It is back to school time and the catalogs are rolling in. School shopping is a modern tradition and can provide a ritual for preparing kids for the change in seasons. However, the overwhelming emphasis on buying stuff -- and often very particular stuff -- is a byproduct of marketing hype in the age of anxiety.
Marketers prey on our worry, hoping to convince us that if we buy more products we will be able to protect ourselves and our children from harm. Furthermore, the advertising industry preys on class anxiety, hoping to convince us that our children's chances for success depend on early exposure to "educational" videos and classes and the right clothes, etc.
Susan Linn's expose, Consuming Kids shines a brilliant light on the advertising industries techniques to convince parents that they need certain products to convince kids to beg, borrow or steal (from their parents). She is affiliated with the Campaign for a Commerical Free Childhood -an amazing resource for both information and action.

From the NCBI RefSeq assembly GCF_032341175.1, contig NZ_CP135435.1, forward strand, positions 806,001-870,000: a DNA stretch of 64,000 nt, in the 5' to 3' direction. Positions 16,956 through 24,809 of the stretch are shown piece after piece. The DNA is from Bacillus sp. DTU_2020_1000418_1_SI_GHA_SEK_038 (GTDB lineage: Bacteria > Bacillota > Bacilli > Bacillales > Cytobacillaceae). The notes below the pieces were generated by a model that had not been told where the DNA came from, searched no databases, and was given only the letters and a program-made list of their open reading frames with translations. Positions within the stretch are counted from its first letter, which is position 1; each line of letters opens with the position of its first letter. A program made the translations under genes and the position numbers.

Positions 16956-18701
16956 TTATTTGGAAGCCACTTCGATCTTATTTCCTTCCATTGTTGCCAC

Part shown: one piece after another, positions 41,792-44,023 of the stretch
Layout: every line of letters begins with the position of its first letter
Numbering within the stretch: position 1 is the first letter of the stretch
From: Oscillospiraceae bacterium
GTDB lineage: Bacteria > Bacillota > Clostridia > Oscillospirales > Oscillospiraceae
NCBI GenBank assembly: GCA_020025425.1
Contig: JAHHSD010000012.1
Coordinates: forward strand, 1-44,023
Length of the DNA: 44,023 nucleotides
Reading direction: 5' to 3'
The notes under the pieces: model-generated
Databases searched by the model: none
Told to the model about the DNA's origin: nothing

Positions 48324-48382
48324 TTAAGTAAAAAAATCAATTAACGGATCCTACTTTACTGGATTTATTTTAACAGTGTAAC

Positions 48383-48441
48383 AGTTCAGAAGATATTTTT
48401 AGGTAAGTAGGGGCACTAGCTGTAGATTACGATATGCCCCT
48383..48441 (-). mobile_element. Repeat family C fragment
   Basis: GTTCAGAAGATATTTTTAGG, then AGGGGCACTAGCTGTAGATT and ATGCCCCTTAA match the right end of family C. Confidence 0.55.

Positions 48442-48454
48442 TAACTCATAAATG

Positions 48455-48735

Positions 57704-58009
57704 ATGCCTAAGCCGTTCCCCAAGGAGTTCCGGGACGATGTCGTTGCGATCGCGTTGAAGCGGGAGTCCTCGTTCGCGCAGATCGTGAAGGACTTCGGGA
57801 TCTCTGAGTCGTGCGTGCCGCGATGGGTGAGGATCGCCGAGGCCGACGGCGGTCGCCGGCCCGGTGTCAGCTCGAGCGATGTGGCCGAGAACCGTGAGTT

Juliet Schor's similar book Born to Buy provides a sociological analysis of the forces that shape consumer culture among children -- including an outrageous practice of predatory advertising by gifting "cool kids" with new shoes, jeans, or gadgets in order to make the item sought after in a school or neighborhood. Schor works with the Center for the New American Dream to encourage voluntary simplicity and the questioning of consumerism among all of us. The site includes a youth program : buy different and many resources for teachers and parents on Kids and Commercialism including a book : Smart Consumers: An Educator's Guide to Exploring Consumer Issues and the Environment,
Packaging Girlhood, by Sharon Lamb and Lyn Mikel Brown, exposes the ways that marketers exploit and reproduce sexist ideals by developing toys and clothes that emphasize hyper femininity and masculinity at very early ages. Shopping games and preschool make up are intended to socialize girls to believe that ideal femininity requires a million products and that they are all worth every penny because only a few can win the prize/get the guy/be the princess. . . Lamb and Brown argue that the intensive marketing of femininity to very young girls narrows the options for girls to be accepted - they can either be "one of the guys" or "for the guys" and this message is repeated in tv, movies, books, toys, games, etc. The authors emphasize the importance of introducing more options to girls and of teaching them to be critical consumers of these messages.
(The next post will provide some resources for dealing with these issues!)